Purchasing a weekend getaway or vacation home doesn’t have to be a pipe dream. With the rise in interest rates and property prices, co-ownership with friends or family has become an intriguing option for some prospective owners of recreational properties. From multi-unit dwellings in Canmore to lofty chalets in the Mont-Tremblant, we explore the trends, opportunities and risks to consider for co- ownership, along with the most desirable locales across four Canadian regions.


A fractional ownership model is popular in the Canmore region, featuring a predetermined schedule divided among the owners. According to Christopher Vincent, Senior Vice-President of Sales at Sotheby’s International Realty Canada, this model is ideal for families with “kids who are playing sports in the city, who are not going to be here every weekend, things like that,” says Vincent. Co-ownership agreements among families are also on the rise, trading off weekends or alternating between winters and summers. The key consideration in such arrangements is lifestyle. Vincent notes that people are snapping up detached or semi-detached duplexes or hotel condos — anything with three or more units — in the downtown core near shops and restaurants or within a five-minute drive to resorts like Silvertip or Eagle Terrace, where they can ski in the winter and golf in the summer.


In the Laurentians, property owners seek residences with ski-in ski-out access or lakefront homes. “Don’t even consider anything else,” says Herb Ratsch, a Sotheby’s International Realty Québec real estate broker. At Sommet des Neiges, a resort in Mont-Tremblant, buyers can acquire a quarter share, equivalent to one week per month. “The beauty about buying that particular building is that even if you buy one week, you have access to the building 365 [days a year],” Ratsch explains. This access encompasses amenities like the lake, ski lockers, the owner’s lounge and parking. For those looking for a larger place, Ratsch suggests the luxury townhomes at Storied Places, offering fractional one-tenth ownership. Here, owners enjoy access to four weeks per year, which they can select at their leisure, while the remaining months are pooled on an as-available basis. Storied Places is also part of a club allowing owners to exchange their weeks for stays at sister resorts in locations such as the Bahamas or Jamaica. However, Ratsch notes that these properties often face challenges on the resale market. “There’s often a lot of inventory on the market, which keeps prices generally low,” says Ratsch. “Buy it because it fits your lifestyle, not because you’re making a real estate investment.”


Where else can you ski and golf in the same day? In the Okanagan, condos and townhouses at ski resorts like SilverStar, lakefront properties in Spirit Ridge, and fractional ownership properties on a golf course with lake access cater to individuals with active lifestyles. Additionally, these properties can be rented out during periods of absence, provided local zoning bylaws regulating short-term rentals are adhered to. However, co-ownership still bears risks, particularly for properties protected by family trusts. Unlike fractional ownership, which operates on a clear and perpetually rotating calendar, family trusts may lack a similarly defined schedule. Families often opt for sharing alternating weekends or holidays, a practice that can become complicated with different families and conflicting dates. Marnie Perrier, a sales associate at Sotheby’s International Realty Canada, urges friends or families considering joint ownership to establish a clear exit strategy for when things go awry. She humorously notes, “Like, you didn’t do the dishes the right way, or you didn’t sweep the floor the right way.”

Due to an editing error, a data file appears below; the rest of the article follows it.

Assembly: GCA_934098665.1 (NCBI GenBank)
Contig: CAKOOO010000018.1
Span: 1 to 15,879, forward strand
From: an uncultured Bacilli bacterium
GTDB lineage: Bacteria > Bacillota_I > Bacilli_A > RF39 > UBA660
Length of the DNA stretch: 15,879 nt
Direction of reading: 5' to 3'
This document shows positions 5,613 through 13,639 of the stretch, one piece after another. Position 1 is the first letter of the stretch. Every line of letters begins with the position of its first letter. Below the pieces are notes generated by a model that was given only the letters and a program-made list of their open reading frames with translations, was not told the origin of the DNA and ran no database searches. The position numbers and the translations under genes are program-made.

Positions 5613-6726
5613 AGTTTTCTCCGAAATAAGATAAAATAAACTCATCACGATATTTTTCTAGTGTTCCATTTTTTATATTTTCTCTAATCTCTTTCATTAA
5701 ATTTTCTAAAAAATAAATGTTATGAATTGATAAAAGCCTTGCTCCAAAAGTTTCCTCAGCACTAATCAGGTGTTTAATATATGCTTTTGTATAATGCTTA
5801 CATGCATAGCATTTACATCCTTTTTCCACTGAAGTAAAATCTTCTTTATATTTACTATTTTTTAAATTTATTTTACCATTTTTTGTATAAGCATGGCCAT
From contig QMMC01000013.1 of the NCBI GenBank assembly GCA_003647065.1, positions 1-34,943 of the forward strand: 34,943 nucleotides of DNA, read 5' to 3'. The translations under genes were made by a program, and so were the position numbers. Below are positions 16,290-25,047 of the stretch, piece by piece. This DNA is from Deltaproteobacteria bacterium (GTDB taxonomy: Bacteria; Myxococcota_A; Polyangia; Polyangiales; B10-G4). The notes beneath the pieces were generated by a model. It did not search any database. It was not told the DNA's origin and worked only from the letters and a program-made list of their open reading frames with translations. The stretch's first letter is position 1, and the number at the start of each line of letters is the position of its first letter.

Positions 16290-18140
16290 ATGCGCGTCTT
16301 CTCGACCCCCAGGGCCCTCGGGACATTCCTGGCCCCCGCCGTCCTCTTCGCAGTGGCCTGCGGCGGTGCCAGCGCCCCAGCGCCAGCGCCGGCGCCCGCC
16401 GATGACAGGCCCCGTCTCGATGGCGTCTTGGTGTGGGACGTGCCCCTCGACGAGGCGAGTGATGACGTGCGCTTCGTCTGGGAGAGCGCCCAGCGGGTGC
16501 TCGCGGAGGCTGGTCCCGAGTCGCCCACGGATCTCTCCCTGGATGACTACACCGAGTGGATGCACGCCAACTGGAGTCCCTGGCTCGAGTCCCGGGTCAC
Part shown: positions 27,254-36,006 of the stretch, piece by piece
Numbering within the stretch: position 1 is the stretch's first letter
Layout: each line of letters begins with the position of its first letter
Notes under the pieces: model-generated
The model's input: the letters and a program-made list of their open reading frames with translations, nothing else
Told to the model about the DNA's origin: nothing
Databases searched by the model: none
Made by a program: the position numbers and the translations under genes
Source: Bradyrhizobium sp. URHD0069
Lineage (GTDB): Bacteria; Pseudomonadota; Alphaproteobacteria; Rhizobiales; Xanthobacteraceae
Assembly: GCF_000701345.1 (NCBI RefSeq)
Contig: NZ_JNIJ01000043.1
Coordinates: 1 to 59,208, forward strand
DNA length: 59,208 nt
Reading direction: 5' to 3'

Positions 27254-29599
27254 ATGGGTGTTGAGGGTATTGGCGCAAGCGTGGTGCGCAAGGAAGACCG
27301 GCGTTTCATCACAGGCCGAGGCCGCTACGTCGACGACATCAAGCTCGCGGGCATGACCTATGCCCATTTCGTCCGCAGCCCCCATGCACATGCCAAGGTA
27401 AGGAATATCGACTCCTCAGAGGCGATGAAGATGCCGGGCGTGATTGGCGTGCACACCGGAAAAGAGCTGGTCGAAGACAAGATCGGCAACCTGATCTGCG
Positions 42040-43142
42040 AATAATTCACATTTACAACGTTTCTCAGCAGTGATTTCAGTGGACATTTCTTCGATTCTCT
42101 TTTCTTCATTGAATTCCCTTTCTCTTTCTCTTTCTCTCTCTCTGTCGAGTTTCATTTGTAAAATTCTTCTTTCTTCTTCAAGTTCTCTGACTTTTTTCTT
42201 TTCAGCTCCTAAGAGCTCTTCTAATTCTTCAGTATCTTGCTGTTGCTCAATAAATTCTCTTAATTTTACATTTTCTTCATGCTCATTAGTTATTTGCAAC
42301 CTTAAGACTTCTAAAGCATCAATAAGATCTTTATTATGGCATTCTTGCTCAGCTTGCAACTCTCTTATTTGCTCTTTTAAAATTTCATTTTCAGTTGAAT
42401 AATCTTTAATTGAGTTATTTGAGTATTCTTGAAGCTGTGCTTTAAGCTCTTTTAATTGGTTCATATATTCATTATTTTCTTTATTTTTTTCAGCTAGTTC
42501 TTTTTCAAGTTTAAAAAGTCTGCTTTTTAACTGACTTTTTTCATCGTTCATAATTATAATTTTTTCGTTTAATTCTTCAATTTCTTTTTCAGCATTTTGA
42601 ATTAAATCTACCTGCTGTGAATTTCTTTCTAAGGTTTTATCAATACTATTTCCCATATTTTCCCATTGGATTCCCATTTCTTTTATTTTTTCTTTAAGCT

Co-ownership provides a safe solution for pooling resources and making vacation home ownership financially viable in the Sunshine Coast amid rising property prices and interest rates. Gina Stockwell, a Senior Vice-President of Sales at Sotheby’s International Realty Canada, says that fam- ily trusts are common in the region. While trusts require a complex legal structure, they protect legacy properties within the family, from external litigation, such as divorce. In areas including Gibsons, Sechelt and Pender Harbour, larger cabins, acreages with multiple dwellings or spacious homes are favoured by co-owners wanting to enjoy the region’s natural beauty. “We’re still very much a recreational and retirement destination,” says Stockwell. “So, I would say people that are downsizing and moving out of big, urban centres are coming here for more of a quiet life.” Prospective co-owners, however, should establish clear guidelines regarding property usage, maintenance and investment decisions, and draw up contingency plans to mitigate financial risks.

Each co-ownership arrangement is unique, making the need for careful planning and legal counsel crucial for success. Yet, for those with active lifestyles or entering retirement, co-owning in a recreational community is great for enjoying a vacation property without significant financial commitment.

By Josh Greenblatt — *Insight: The Art Of Living Magazine – The Metamorphosis Issue.

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